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4 Pistol Upgrades and Repairs You Can Do at Home

With the right upgrades and care, you can enjoy years of target shooting with your new Glock. Even if you are new to handguns, there are plenty of things you can do at home yourself. Gather up a few basic household items like isopropyl alcohol and high-quality parts and customize your firearm.

  1. Change Out the Trigger

A smooth trigger makes shooting more fun, quicker, and more accurate. Glock triggers are notorious for their poor travel distance and stickiness. Luckily, they are incredibly easy to change out and upgrade. Look for a Glock drop in trigger group that you can swap out in well under an hour, even if you have no gunsmithing experience at all. In addition to giving you a smoother pull and a quicker reset, a new trigger group can be customized in a variety of colors to complement your other upgrades.

  1. Replace a Firing Pin

Worn or damaged firing pins and springs are a common cause of misfires. If you’ve noticed wear or a rough patch on your firing pin, it may be time to do a little repair work. Replacing a firing pin and its accompanying spring is a relatively straightforward operation.

  1. Upgrade your Grip

Enhanced grips are easy to achieve at home with either heat or by applying decal grips. Stippling is a great permanent solution that involves melting the polymer frame of your firearm. A soldering iron or wood-burning tool can be used to get uniform shapes, although a random dot pattern may be the best-and most forgiving-place to start.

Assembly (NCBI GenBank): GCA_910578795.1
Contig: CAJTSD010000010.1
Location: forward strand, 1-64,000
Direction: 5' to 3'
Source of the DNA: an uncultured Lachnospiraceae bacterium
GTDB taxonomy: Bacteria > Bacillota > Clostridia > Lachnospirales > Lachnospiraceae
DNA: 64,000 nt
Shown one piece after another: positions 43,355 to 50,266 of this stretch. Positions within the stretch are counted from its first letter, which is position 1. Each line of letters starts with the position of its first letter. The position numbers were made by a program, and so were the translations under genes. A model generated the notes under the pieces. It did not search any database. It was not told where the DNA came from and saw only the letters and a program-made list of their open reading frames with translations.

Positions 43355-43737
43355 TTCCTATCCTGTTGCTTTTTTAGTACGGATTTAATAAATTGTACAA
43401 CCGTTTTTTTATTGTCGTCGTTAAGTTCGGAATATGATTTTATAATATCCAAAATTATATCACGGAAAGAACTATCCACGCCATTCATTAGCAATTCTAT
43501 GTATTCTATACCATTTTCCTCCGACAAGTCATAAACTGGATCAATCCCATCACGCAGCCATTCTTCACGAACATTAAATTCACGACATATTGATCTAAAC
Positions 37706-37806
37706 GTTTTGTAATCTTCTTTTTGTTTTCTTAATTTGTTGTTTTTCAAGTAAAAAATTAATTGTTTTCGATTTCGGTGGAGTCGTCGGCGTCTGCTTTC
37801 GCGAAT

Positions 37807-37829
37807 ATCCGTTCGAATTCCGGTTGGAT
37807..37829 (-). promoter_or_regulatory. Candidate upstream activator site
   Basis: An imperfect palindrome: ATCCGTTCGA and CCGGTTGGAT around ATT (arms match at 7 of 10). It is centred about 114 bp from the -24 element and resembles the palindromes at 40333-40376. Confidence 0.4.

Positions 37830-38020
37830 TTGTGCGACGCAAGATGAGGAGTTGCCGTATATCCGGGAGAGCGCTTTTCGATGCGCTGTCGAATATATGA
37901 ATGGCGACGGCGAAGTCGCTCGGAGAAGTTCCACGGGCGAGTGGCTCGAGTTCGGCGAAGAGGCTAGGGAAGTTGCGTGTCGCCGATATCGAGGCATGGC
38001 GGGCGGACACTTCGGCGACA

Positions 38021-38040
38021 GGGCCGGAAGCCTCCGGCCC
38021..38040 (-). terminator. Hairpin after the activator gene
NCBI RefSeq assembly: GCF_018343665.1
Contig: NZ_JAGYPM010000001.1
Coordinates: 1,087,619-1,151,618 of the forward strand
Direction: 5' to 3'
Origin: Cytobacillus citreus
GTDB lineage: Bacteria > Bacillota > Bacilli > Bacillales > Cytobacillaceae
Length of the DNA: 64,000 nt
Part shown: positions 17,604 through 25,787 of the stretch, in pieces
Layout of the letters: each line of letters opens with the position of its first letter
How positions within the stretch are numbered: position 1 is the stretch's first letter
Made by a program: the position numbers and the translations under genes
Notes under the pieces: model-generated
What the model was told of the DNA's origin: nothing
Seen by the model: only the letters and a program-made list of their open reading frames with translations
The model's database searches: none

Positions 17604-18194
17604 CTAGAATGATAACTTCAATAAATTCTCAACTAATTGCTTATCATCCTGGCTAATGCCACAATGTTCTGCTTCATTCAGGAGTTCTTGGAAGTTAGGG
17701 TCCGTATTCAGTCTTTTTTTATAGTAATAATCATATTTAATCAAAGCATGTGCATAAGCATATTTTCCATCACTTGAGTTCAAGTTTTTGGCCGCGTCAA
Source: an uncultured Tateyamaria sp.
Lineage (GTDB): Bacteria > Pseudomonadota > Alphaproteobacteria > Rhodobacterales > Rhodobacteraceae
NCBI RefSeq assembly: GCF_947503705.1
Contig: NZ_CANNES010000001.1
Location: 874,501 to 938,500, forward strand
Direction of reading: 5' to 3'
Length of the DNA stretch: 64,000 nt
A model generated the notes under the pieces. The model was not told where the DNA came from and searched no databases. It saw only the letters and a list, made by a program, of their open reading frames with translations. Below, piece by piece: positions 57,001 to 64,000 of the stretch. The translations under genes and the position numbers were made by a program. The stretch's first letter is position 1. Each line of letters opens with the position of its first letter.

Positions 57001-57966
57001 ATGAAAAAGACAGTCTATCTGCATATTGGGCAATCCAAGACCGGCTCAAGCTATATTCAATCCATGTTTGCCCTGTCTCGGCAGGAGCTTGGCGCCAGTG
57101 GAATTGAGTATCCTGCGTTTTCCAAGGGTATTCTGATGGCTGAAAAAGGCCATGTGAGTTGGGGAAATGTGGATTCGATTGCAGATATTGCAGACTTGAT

1. Add Optics

Factory sights provide adequate alignment with your target in many situations. Sometimes, though, you want a little more help and accuracy. Maybe your vision up close isn’t quite what it used to be, or you find it difficult to focus on distant objects. In those cases, turn to laser sights or other enhanced optics. Most can be installed with simple household tools you probably already have, like a screwdriver or Allen wrench.

As a reminder, general firearm safety precautions should always be taken when working with your handgun. That means checking to be absolutely sure it is empty before you get started and wearing safety glasses where appropriate. Laying a light-colored towel or cloth down on your work surface can help you keep track of smaller parts that might otherwise get misplaced in the process.

You don’t need a lot of experience to perform routine maintenance and upgrades to a Glock. Plus, working on your own firearm gives you a chance to see its inner working and get a better understanding of its operation. That can make you a better shooter.

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